TIME FLIES By Bill Cosby Introduction by Alvin Poussaint, MD Dolphin Doubleday. 176 pp. $15.95

One of the most sensational discoveries of the past decade, ranking right up there with the unmasking of adolescence and the true reason for monogamy, was the realization that people actually grow older as the years go by. The fact that the Earth revolves around the sun was no longer solely of interest to astronomers and science fiction buffs; if the '50s were the Age of Halitosis and the '60s were the Age of Noise, the '80s have become the Age of Age. I know this to be true because Bill Cosby, the bellwether, ex-counterspy and well-known father, has turned 50. He can no longer rely on himself to find his own car in a parking lot, and he claims that his body, once the temple of his spirit, has become a storefront church. But all is not lost. Following the trail so lucratively blazed by his previous effort, "Fatherhood," Cosby has written a sort of book about the experience, "Time Flies."

I use the phrase "a sort of book" advisedly. Mind you, I yield to no one in my admiration for Bill Cosby, an intelligent actor and a very funny man, and "Time Flies" is occasionally wise and often witty in a way that makes one laugh aloud on public transportation -- an exercise that is not recommended these days, except in London. It is also, alas, hardly a book at all, and not merely because it can be read in about an hour.

The Cosby style of humor depends on its fluency and ingenious self-mockery, but it also depends on a fairly thorough familiarity with the public persona of Bill Cosby himself. As with a single panel of "Doonesbury," a single Cosby routine is either meaningless or perplexing without its larger context, and a man from Mars, or for that matter a Frenchman, would be perfectly justified in wondering what all the fuss was about.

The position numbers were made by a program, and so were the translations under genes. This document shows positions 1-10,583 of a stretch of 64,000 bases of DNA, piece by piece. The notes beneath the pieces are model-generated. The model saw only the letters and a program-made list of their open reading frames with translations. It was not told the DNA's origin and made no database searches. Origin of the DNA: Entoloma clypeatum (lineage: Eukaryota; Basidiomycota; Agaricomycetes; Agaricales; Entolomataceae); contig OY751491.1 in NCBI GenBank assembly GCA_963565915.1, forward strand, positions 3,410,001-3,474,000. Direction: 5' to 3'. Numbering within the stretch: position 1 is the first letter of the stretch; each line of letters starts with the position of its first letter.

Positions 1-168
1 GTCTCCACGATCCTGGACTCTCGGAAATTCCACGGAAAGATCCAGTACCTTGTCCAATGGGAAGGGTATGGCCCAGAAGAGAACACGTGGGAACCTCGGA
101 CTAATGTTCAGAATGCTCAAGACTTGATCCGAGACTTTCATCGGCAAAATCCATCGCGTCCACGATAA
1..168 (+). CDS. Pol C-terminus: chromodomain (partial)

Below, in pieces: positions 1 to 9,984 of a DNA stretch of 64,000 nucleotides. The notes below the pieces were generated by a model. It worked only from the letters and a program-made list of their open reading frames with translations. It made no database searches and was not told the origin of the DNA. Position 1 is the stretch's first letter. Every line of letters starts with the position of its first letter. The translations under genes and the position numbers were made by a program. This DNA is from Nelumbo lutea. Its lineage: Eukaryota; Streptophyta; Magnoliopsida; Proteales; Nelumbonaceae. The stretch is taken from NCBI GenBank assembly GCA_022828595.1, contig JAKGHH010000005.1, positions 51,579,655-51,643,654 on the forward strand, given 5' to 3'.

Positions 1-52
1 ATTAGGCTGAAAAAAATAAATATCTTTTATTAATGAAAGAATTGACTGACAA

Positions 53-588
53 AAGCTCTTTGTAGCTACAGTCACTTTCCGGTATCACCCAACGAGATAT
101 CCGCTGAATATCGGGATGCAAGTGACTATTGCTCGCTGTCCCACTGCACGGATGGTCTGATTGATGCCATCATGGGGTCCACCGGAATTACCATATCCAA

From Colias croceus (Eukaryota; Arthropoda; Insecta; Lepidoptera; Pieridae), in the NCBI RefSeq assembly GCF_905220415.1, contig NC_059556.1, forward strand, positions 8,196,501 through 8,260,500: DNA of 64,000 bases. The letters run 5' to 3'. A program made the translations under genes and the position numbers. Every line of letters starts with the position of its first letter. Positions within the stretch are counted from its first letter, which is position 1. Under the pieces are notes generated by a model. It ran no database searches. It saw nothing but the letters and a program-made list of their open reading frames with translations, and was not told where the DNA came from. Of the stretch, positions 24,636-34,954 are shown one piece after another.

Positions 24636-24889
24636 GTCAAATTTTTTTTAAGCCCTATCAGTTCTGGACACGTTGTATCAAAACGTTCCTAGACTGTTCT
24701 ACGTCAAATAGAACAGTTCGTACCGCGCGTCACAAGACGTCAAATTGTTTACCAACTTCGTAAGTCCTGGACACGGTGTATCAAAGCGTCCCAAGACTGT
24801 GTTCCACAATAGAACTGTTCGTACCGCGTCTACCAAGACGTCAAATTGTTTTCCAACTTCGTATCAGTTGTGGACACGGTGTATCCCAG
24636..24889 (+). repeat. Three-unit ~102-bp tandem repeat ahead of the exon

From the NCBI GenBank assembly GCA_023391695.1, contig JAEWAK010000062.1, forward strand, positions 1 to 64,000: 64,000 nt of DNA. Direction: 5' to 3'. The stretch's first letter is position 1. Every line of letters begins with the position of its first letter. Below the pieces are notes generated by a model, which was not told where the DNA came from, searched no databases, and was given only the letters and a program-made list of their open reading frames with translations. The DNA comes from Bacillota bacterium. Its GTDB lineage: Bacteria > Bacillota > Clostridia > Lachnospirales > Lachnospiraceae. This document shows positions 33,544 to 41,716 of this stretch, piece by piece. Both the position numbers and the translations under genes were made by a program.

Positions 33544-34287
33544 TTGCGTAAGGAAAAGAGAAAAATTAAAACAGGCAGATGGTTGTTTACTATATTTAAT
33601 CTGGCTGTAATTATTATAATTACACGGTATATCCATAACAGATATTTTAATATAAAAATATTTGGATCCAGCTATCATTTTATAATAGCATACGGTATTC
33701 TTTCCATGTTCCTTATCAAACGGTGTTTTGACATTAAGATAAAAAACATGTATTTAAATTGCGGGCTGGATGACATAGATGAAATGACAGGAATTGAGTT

At his worst -- as in, say, a seemingly interminable essay on trifocal glasses -- Cosby resembles a thinking person's Erma Bombeck; at his best, when discussing the foods and physical surprises of middle age, he offers a keen insight into what might have happened if E.B. White had become a stand-up comic, which is not quite the compliment it may seem to be. No one who has read one of White's luminous essays could possibly want him to write anything else, which does much to explain the yawning abyss that separates comedy (White) from humor (Bill Cosby). Like tragedy, comedy is a body blow while humor is a shtick, a slap and (to mix metaphor with simile) too much shtick is like too much beer: After a while the audience stops getting drunk and starts getting full, which does much to explain the brevity of the Cosby oeuvre .

Still, there happens to be a genuine talent in there, or a credible imitation of one. The world is full of folk who have parlayed a small gift into a larger career, but the case of Bill Cosby is more complex. It is the case of a humorist who occasionally appears to be on the verge of perpetrating literature. The time may yet come when he does. After all, he's only 50.

The reviewer, a novelist and a contributing editor of Harper's magazine, is the author of "Bad Money," a study of business failures.